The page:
I don’t think that’s the suit for the other races you have mentioned, though.
Chris: I suppose I might set my money on Grimm for this simple reason: Primary voters are not typically strategic. As in, they vote for the candidate they like as opposed to the candidate that someone tells them has the very best chance to win some far-off election.
People like me and you are forever poring over polls and data to find who might be the best nominee. Normal people — and , no, Harry, we are not normal — don’t do that. So, I’ll take the heart candidate over the head nominee every time — especially in a primary.
I am intrigued by the McMaster-Warren race if merely because I think it’s totally intriguing that a governor that Donald Trump has run all out for is in ANY danger of losing a Republican race in a state that is as reliably conservative as South Carolina.
Of course, that presumes there is a chance McMaster loses. What say you?
Harry: I select heart over head when it comes to sports. I mean how else can one has become a Buffalo Bills fan? In politics, you gotta go with the head. Of course, I sometimes wonder if my gut get in the way of my head.
Anyway, McMaster as a legislator is fascinating to me. He lost to Fritz Hollings in the 1986 Senate race and hasn’t stopped running for stuff since. McMaster also endorsed Jon Huntsman in 2012 and then was one of the first to endorse Trump in the 2016 cycle. I ensure those two as most varied legislators, but apparently they were close enough for McMaster.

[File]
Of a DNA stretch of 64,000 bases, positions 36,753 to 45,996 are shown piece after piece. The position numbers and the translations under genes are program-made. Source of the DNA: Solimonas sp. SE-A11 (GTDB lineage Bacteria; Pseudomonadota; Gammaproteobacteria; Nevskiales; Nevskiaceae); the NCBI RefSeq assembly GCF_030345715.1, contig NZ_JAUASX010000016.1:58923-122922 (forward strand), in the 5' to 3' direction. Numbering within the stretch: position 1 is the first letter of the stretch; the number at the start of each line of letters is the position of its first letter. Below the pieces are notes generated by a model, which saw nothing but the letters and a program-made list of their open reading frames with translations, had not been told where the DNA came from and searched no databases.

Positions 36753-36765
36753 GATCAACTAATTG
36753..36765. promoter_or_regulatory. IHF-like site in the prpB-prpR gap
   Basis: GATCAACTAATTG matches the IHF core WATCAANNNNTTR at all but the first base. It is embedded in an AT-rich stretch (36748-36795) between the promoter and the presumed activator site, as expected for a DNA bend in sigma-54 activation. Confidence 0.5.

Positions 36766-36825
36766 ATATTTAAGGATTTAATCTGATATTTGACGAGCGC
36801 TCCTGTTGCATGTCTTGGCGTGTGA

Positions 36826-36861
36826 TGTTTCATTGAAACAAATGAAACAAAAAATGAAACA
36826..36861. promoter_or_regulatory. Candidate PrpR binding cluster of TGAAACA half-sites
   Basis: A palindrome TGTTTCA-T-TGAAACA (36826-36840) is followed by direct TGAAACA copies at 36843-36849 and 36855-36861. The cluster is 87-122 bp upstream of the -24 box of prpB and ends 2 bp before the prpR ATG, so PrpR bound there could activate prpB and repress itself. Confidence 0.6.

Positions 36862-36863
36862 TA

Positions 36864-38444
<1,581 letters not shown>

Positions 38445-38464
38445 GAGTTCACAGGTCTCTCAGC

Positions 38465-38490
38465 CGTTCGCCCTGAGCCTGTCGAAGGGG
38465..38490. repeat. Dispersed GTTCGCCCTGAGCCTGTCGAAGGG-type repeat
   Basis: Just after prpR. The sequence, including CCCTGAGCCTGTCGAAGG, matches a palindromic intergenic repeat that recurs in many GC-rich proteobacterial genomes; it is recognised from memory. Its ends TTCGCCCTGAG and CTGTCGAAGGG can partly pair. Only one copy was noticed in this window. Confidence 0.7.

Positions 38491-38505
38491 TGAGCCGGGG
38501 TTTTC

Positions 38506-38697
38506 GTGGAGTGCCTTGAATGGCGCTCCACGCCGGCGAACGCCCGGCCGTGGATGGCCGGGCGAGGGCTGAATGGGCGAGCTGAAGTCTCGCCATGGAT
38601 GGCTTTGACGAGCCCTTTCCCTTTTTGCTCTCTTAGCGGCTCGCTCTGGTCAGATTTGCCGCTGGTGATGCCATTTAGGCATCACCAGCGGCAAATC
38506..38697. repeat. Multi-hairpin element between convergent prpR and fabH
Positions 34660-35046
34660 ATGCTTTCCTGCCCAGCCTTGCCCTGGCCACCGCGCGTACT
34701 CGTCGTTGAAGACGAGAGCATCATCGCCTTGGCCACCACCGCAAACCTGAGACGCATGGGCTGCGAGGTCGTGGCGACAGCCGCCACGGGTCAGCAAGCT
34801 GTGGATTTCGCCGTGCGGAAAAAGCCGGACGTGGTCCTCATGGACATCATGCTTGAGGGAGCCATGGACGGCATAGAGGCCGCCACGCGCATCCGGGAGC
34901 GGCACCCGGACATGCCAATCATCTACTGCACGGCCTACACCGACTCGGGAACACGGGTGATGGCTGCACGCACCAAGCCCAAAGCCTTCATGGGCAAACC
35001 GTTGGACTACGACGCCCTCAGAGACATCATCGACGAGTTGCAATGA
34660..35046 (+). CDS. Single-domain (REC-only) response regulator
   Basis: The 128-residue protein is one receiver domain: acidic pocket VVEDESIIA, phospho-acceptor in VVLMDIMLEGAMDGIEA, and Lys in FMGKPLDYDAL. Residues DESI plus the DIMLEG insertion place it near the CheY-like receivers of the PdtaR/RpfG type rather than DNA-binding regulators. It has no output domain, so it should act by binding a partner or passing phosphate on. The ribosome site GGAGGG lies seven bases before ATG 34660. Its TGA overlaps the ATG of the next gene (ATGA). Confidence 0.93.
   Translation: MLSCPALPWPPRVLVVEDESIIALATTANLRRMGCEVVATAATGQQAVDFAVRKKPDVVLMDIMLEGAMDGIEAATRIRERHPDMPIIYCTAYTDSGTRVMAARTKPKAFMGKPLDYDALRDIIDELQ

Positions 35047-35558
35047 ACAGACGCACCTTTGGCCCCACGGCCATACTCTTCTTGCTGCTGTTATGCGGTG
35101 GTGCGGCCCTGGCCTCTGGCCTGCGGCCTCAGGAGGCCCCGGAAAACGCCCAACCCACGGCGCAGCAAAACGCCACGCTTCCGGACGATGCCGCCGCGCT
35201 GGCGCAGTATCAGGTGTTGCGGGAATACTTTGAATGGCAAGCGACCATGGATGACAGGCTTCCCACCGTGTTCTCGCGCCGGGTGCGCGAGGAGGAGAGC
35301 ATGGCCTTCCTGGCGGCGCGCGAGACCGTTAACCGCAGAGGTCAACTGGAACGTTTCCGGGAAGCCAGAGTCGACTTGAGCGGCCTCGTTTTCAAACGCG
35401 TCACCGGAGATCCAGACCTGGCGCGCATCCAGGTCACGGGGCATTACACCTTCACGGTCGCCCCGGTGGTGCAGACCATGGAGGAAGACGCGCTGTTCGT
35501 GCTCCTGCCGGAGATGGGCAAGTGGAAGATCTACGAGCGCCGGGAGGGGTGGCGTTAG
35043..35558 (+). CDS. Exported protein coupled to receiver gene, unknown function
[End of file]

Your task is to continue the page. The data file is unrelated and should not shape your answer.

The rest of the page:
The public polling is minimal in South Carolina. It generally matches the first-round outcome, which is McMaster winning. The exact margin to be determined. I should say internal polling released publicly( for which we should be quite suspicious) actually had McMaster trailing.
Perhaps most interesting about the race( as in New York 11) is that Trump decided not to endorse the candidate who better matched his profile. McMaster’s opponent John Warren is an foreigner tycoon like Trump.
Trump went with allegiance instead.
To quote a favorite cinema of mine, “it’s a bold strategy Cotton. Let’s see if it pays off for ’em.”
Chris: “Dodgeball.” It’s a damn classic.
“We should mate … you are familiar with, socially.” — White Goodman
McMaster is a very odd one as a legislator. He endorsed George W. Bush in the 2000 GOP primary and then John McCain in 2008. Then Huntsman. Then Trump. I dare you to try an ideological through line( or any sort of through line) between those four.
I think the way to understand Trump’s endorsement of McMaster is to return to one of the basic principles we know about Trump: He likes people who like him. McMaster got on board with Trump early on in 2016. Trump be remembered that. He wants to reward McMaster. So, he endorses him. And is over there to campaign for him.
Never overthink it with Trump — at least in my experience. The obvious answer is almost always the right answer.
OK, so we are maintaining our eye on 😀 TAG 54 TT